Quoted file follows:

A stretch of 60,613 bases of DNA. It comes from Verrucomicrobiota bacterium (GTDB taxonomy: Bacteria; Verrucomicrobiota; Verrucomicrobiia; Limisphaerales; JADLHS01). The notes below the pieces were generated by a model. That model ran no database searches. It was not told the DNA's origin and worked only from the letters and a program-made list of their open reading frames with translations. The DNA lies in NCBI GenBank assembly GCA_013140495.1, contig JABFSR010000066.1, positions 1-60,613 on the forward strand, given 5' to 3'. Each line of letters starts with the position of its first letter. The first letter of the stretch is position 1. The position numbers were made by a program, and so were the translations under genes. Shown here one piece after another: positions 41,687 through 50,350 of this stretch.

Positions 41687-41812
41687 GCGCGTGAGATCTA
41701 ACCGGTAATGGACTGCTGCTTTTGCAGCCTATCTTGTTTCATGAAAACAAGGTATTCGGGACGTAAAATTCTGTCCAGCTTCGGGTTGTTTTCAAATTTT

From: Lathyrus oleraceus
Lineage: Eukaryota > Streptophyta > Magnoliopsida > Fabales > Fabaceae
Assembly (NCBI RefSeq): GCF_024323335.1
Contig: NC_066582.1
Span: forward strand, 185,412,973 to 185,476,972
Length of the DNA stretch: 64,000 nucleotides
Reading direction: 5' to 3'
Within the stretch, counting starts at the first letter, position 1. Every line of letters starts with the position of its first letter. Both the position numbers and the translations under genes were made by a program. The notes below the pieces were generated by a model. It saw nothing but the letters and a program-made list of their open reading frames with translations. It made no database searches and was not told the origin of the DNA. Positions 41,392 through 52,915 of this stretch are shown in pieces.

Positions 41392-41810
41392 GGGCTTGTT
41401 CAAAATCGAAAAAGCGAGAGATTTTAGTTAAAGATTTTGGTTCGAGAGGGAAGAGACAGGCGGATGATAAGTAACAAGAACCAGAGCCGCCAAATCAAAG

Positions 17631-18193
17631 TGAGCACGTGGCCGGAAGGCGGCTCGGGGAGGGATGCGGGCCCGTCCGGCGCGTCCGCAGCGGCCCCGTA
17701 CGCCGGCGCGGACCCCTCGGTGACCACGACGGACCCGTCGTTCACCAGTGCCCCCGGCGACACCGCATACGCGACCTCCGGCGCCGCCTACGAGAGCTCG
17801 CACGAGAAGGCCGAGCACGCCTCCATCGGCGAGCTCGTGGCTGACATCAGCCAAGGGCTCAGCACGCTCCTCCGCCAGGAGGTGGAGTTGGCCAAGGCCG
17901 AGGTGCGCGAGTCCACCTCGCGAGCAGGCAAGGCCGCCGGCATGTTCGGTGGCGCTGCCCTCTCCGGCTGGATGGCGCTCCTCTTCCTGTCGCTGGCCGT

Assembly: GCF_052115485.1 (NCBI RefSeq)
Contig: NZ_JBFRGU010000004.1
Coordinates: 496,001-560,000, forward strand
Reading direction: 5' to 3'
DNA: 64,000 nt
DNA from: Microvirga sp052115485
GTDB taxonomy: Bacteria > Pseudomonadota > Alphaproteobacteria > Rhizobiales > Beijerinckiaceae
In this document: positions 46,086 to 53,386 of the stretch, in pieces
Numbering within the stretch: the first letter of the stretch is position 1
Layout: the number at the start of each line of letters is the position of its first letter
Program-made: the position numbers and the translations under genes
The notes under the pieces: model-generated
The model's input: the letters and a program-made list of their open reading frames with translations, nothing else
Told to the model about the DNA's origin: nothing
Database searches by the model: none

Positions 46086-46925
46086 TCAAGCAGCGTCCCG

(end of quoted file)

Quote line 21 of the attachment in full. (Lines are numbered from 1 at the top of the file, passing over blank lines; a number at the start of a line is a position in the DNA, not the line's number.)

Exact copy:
Assembly: GCF_052115485.1 (NCBI RefSeq)